A Humanitarian Finds Purpose
Jennifer Sime had one year left of graduate school when a job interview changed the course of her life. “By the end of the conversation, they had pushed the plane ticket across the desk,” she says of the meeting with the International Rescue Committee. The job was a six-month assignment supporting migrant Cubans in Panama—the thing was, it started in one week. “My first reactions was: Wait, I’m going to school; I’ve bought my books; I can’t take off for Panama,” Sime says. But by the end of the meeting, she’d accepted the job. By the end of the week, she had taken a leave of absence from New York University, had sold back her books, and was headed to Central America.
Sime had always wanted to work for an NGO (she had previously been an intern for the IRC). The Panama job gave her an immediate, hands-on opportunity to help people—in this case, Cubans being held at the US military base in Panama. It was 1994, and thousands of Cubans had fled their country by boat headed for Miami. The US Coast Guard intercepted many of those boats and put the Cuban asylum seekers in military bases in Guantanamo Bay and Panama. (The majority of them eventually were granted refugee status and resettled in the US.)
After the IRC job, Sime stayed in Central America for several months, taking an assignment with the International Organization for Migration working with many of the same migrant Cubans, this time in Guantanamo Bay. Eventually, it time to return to finish her degree.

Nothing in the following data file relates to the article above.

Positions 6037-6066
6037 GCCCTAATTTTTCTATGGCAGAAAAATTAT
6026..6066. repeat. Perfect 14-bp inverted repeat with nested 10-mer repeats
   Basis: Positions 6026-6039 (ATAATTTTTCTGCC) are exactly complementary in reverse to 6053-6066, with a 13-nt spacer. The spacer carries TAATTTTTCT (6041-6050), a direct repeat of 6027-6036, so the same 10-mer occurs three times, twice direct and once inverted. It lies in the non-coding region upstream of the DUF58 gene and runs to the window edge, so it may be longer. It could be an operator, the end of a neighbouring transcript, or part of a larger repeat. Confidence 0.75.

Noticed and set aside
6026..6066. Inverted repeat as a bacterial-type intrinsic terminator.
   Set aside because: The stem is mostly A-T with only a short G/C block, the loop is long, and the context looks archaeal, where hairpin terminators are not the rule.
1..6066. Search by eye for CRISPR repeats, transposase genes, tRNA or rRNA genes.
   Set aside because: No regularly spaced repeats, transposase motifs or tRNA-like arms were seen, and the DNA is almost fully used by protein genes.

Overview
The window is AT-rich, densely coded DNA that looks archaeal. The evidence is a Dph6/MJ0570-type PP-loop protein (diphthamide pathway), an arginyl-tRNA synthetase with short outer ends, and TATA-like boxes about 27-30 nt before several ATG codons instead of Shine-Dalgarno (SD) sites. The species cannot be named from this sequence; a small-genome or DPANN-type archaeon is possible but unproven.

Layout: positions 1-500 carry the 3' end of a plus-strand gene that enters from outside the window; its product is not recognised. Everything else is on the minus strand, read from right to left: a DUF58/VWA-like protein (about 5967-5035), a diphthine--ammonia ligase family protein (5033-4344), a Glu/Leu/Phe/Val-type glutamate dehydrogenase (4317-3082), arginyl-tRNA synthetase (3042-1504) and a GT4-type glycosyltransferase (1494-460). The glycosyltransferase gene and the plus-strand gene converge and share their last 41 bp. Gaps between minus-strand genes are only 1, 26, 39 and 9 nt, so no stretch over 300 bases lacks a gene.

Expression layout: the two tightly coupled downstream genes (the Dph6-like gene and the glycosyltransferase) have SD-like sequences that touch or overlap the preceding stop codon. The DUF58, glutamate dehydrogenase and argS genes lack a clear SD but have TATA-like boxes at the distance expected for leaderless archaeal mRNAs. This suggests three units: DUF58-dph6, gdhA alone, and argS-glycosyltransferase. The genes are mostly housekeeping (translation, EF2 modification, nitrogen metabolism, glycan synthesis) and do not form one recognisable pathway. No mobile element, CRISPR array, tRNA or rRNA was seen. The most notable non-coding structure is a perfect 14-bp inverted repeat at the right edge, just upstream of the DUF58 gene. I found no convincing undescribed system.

“When I went back to school, I felt like the smartest kid because I had all this experience,” she says.
Soon after she graduated, Sime was abroad again, this time in the Balkans—first in Croatia, then Bosnia. It was 1996; Bosnia was just emerging from a genocidal war that lasted roughly from 1992 to 1995. Sime’s job was to write proposals to potential US donors to help the country rebuild.
When she arrived in Sarajevo, “it was the first summer after a horribly brutal war, so people were, for the first time, able to go out on the streets and sit at a café without any fear of being killed,” she ways. “It was a special time—seeing people being able to live again and not have to be in fear all the time. To this day, it was one of my favorite assignments.”>
Sime’s career has been filled with moments like these: full of terror and hope, loss and rebirth. With more than two decades of experience with the IRC, she’s trekked across the globe to work with refugees, asylum seekers, and immigrants. Today, as the senior vice president of US programs and awards management unit, Sime doesn’t travel as often, but her work still makes an international impact. She oversees twenty-seven offices throughout the US that focus mainly on refugee resettlement. The programs differ, she says. Some help new refugees assimilate in their new host country; others work with those who’ve been here longer, offering support through programs like women’s empowerment and financial literacy. Sime and her colleagues also work with unaccompanied children who’ve come into the US from the southern border.
The work is long and hard, and the obstacles are constant. (Up until last year, the IRC resettled about 10,000 refugees annually; this year, only 5,000 are projected, partly because of the greatly reduced number of refugees allowed to be admitted annually.)
It is difficult, demanding, occasionally heartbreaking work, but Sime pushes forward. Of course it can get overwhelming at times. But then she recalls one weekend in early 2017: The travel ban had just been announced, and Sime had come into the office to catch up on work.
“I was sitting at my desk feeling a down and tired,” she says. “Somebody had sent me a clip of a family that had escaped ISIS and that we had resettled. This family had been through so much and yet was so full of hope having arrived in the United States right before the travel ban. I remember thinking after the clip stopped: Now I have my answer. This is exactly why I’m here.”
To learn more about the IRC and how you can help, visit www.rescue.org.